Hunanese is not a branch of Chinese cuisine about which I'm comfortable speaking with any level of authority, though much of it is familiar to me from visits to Hunanese restaurants while visiting Southern China over the years. Its reputation as a fiery cousin to neighboring Sichuan is well-deserved, but it has always seemed to me to be far less focused on chile oil, vinegar, sugar and Sichuan pepper, and rather a little rounder in character, employing more fresh ingredients, more shallots and garlic, and more smoke. And my impressions were largely borne out, starting with Chairman Mao's Favorite Pork Belly, not without heat but more spiced than spicy, silky pork fat laced with star anise and cinnamon, sweetened with sugar and scallions and fragranced with garlic and ginger. Recent years have created an explosion of pork belly fanatics, and it warms my heart to think that a dish like this will probably now have a mainstream audience, because it's really fabulous and I'd hate for it to sit in obscurity.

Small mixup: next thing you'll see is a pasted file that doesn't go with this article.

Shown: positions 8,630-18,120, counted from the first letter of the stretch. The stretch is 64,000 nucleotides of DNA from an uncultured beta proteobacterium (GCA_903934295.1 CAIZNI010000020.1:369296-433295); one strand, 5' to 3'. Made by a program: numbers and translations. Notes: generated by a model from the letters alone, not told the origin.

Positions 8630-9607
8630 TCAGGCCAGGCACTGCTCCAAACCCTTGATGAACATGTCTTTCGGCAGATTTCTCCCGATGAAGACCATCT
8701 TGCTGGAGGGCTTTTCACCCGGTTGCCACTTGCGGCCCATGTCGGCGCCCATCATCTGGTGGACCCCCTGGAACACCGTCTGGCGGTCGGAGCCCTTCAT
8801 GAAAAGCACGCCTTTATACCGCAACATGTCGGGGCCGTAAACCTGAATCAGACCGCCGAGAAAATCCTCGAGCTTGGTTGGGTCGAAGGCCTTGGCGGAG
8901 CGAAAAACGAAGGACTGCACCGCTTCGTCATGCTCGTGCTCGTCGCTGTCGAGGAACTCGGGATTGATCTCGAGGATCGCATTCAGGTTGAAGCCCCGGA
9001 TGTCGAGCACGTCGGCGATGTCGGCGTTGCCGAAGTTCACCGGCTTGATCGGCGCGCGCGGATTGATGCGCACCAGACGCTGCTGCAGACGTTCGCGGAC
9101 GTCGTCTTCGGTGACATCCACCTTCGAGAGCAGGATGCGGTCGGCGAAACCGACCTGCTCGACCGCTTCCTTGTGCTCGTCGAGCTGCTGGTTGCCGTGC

Dry Chili Fish FilletDominic Armato